Stories, updates, insights, and original analysis from The Planetary Society.
Feast your eyes on these images from space, catch up on the latest in exploration news, and get the lowdown on what’s up in the night sky.
The mission includes a flyby of Neptune and measurements of the heliosphere, the electrically charged gas bubble surrounding our solar system
The LSST is expected to increase the number of known small bodies by more than a factor of 10.
Gonggong is the fan favorite name for this icy distant world, but the International Astronomical Union's (IAU) Committee for Small-Body Nomenclature has the final say.
It’s time to give 2007 OR10 a name. We’re asking for your help to pick a suitable name for the largest as-yet-unnamed solar system world to submit to the International Astronomical Union (IAU).
A crescent view of MU69 reveals its bizarre shape. Let's look at lots of other fun-shaped space crescents.
New Horizons is back in action after going quiet for a period of solar conjunction following the 1 January flyby of 2014 MU69 (informally nicknamed
The latest images downlinked from New Horizons show MU69 to be a textbook example of a contact binary. How do contact binaries form? Updated with images released on 3 January.
New Horizons has
Unaffected by the shutdown of the U.S. government, New Horizons is still on course for its New Year’s encounter with 2014 MU69 (nicknamed “Ultima Thule”). This post collects the latest images from New Horizons' approach to the tiny Kuiper belt object and will be updated regularly.
New Horizons is rapidly approaching its New Year’s encounter with the most distant world ever visited, 2014 MU69. Closest approach will be at a distance of 3,500 kilometers at about 05:33 on 1 January UTC.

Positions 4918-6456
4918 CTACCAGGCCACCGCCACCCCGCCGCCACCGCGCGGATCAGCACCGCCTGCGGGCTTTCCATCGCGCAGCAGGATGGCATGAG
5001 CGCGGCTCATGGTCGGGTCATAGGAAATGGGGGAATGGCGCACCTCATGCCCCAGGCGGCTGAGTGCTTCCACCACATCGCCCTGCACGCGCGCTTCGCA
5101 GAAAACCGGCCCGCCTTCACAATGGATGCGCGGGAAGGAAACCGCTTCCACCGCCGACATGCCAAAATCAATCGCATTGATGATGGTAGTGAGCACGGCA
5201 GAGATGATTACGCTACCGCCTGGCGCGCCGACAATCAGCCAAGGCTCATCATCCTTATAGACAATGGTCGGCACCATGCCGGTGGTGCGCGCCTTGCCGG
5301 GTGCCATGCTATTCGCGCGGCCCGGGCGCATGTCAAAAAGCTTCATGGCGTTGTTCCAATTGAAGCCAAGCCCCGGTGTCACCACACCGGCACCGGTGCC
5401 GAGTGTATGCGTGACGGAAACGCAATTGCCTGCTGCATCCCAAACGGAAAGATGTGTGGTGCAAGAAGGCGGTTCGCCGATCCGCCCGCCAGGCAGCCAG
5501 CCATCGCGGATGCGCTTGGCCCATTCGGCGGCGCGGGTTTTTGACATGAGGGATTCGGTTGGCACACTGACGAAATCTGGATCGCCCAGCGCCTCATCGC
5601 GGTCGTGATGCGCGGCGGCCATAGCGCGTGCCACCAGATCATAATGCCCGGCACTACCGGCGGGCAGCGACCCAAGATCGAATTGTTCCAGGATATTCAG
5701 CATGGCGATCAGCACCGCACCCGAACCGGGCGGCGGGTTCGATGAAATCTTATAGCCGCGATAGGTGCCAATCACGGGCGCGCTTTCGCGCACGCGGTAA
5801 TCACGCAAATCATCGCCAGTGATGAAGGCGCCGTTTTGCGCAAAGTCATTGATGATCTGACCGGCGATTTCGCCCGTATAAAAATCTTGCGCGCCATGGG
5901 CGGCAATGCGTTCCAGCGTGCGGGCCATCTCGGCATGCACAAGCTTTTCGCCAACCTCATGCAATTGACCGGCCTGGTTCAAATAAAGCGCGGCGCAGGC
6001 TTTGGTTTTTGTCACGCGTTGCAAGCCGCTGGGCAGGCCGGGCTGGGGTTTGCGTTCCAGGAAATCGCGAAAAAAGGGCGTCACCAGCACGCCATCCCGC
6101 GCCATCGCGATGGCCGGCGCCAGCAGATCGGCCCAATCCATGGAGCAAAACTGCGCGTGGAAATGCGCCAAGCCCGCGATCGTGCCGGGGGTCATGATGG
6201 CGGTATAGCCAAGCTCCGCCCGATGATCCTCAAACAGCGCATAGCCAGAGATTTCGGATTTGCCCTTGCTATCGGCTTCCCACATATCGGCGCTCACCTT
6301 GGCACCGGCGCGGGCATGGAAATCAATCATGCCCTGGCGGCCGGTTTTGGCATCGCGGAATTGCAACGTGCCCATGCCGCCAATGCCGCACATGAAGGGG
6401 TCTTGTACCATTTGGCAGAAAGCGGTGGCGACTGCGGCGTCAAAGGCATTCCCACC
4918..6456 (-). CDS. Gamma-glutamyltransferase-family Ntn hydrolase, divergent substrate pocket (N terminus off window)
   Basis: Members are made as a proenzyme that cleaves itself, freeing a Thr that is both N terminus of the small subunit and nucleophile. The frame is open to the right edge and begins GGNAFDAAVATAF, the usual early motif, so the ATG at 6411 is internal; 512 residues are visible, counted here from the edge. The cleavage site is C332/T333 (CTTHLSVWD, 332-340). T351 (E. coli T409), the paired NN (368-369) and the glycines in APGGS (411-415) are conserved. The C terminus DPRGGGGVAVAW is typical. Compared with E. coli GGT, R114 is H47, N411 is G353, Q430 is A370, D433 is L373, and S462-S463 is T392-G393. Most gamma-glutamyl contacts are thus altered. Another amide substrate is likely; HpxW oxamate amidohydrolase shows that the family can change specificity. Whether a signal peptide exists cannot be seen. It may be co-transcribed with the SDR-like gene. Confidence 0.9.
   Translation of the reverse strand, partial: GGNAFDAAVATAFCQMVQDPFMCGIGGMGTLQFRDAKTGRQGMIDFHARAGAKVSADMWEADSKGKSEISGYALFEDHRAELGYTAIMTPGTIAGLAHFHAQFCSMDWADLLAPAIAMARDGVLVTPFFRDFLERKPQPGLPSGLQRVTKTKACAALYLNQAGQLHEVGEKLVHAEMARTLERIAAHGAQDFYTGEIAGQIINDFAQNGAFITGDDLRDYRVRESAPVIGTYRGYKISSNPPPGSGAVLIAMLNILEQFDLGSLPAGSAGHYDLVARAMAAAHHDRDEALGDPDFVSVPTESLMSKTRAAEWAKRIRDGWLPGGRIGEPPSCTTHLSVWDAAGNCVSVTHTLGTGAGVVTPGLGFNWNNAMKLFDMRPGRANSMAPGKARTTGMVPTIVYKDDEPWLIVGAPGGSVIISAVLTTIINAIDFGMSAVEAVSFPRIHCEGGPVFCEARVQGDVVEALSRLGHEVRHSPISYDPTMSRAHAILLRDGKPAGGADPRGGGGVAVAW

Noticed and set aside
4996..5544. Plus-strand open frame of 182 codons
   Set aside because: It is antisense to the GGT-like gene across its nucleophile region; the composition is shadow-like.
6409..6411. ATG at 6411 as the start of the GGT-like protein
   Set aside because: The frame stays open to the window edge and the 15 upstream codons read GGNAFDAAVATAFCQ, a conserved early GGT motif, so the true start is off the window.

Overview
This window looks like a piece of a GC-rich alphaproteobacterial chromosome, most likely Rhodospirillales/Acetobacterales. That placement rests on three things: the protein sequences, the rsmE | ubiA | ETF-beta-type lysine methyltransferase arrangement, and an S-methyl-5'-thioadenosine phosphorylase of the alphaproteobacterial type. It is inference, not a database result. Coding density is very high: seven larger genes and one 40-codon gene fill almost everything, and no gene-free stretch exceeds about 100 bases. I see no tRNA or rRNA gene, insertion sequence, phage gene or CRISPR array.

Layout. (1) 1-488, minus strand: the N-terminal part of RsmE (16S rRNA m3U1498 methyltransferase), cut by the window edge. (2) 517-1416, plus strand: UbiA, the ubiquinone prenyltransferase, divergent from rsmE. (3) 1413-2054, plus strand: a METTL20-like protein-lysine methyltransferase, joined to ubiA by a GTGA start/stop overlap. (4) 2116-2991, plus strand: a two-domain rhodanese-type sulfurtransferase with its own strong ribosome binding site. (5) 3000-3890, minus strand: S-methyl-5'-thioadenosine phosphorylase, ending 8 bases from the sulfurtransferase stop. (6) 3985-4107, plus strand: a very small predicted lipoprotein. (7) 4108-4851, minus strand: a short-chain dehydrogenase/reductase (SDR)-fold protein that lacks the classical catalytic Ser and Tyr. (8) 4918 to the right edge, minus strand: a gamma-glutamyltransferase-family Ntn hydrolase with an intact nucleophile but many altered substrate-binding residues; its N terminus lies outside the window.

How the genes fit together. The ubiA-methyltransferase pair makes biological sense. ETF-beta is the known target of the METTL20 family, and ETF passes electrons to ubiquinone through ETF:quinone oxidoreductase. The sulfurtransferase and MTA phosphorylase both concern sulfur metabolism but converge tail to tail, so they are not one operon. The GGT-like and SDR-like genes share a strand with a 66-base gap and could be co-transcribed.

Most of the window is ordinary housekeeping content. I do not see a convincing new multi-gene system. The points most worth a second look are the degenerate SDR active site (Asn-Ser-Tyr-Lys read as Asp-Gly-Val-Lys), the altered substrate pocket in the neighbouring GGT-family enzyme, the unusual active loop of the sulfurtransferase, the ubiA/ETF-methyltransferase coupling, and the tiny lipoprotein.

A collection of before and after slider images showing how views of planets in our solar system have changed over the years since NASA was created.
On Jan. 1, NASA's New Horizons will perform a high-risk, high-reward flyby of an ancient world on the outskirts of the solar system.
Both OSIRIS-REx and New Horizons achieved first light on their still-distant targets this week. Between now and the end of 2018, Bennu and 2014 MU69 will turn from points of light into places.
The Planetary Society has always enjoyed the connections between science and art, so when I saw Leila Qışın's sketches pop up on her Twitter feed during the recent New Horizons team meeting, I knew I had to share them with you.
In a new preprint, Mike Brown and Bryan Butler show evidence that two Kuiper belt moons are even bigger than we used to think. They are Eris' moon Dysnomia, and Orcus' moon Vanth.
Throughout 2018, New Horizons will cruise toward its January 1 encounter with 2014 MU69. Preparations for the flyby are nearly complete.
Google Maps released several new map products that allow you to see the locations of named features on many solar system planets and non-planets, spinning them around in space with your mouse.
Haumea has a ring! Two telescopes used in the discovery—one in Slovenia, and one in Italy—received funding from The Planetary Society's Shoemaker Near Earth Object (NEO) Grant program, which helps amateur astronomers find, track and characterize near-Earth asteroids.
The team reported two weeks ago that the first attempts at observing 2014 MU69 were unsuccessful. But in their third try, on July 17, astronomers in Argentina saw the telltale sign of MU69's presence: a stellar wink.